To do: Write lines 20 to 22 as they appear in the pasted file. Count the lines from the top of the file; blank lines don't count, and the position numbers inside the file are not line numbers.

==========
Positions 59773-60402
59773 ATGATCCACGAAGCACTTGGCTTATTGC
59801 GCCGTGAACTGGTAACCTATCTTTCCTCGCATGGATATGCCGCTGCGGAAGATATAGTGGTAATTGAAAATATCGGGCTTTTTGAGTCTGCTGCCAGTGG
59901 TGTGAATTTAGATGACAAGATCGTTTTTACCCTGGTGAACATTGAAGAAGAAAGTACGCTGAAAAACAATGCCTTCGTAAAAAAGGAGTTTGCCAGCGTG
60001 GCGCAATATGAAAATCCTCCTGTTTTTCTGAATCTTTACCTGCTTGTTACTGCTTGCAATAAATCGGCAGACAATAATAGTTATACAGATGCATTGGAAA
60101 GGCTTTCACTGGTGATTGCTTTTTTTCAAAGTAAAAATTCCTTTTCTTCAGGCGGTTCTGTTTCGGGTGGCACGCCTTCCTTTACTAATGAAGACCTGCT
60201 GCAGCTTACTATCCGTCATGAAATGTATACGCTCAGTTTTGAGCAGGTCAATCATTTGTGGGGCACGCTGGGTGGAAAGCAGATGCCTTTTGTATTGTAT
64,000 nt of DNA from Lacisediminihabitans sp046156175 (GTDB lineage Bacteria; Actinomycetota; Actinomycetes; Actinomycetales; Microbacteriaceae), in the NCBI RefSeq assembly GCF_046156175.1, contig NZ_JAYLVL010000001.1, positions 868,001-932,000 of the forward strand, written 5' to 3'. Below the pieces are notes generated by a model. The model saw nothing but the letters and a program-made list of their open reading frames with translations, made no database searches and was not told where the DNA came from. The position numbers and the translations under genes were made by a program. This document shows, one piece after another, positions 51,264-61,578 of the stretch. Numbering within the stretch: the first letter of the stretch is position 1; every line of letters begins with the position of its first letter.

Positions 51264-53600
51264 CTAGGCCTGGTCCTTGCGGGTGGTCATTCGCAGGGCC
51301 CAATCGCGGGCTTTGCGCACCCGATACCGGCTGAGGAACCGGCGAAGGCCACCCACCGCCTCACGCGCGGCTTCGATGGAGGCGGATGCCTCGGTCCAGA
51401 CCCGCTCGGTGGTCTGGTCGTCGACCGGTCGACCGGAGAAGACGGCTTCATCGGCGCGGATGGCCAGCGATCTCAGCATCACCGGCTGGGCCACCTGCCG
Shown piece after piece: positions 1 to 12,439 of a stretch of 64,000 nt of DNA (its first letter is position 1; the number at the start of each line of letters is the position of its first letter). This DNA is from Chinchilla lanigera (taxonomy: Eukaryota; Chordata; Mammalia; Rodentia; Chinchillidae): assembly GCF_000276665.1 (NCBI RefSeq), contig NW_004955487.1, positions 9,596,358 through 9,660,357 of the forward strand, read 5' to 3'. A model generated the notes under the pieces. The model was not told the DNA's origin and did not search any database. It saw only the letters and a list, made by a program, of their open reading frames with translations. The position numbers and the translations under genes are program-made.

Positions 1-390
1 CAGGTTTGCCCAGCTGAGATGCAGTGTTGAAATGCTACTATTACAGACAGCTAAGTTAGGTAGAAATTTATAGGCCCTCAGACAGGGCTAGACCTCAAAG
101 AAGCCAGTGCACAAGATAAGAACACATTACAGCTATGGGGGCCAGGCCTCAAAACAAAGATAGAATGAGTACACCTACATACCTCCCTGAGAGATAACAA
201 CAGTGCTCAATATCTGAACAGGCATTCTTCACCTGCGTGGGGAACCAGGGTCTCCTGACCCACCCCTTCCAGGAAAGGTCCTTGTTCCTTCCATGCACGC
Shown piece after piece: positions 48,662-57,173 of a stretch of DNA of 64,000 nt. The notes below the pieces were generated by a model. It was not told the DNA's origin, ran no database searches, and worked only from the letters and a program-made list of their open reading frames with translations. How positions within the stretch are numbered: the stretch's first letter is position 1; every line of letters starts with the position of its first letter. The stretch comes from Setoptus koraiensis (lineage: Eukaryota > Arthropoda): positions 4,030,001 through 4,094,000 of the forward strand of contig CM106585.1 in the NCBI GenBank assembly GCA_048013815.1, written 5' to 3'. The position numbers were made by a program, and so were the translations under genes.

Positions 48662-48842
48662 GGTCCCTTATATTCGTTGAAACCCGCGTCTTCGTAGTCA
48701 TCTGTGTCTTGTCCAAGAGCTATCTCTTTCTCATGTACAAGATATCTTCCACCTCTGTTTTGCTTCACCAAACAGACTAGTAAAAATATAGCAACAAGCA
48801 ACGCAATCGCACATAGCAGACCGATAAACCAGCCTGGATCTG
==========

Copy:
48662 GGTCCCTTATATTCGTTGAAACCCGCGTCTTCGTAGTCA
48701 TCTGTGTCTTGTCCAAGAGCTATCTCTTTCTCATGTACAAGATATCTTCCACCTCTGTTTTGCTTCACCAAACAGACTAGTAAAAATATAGCAACAAGCA
48801 ACGCAATCGCACATAGCAGACCGATAAACCAGCCTGGATCTG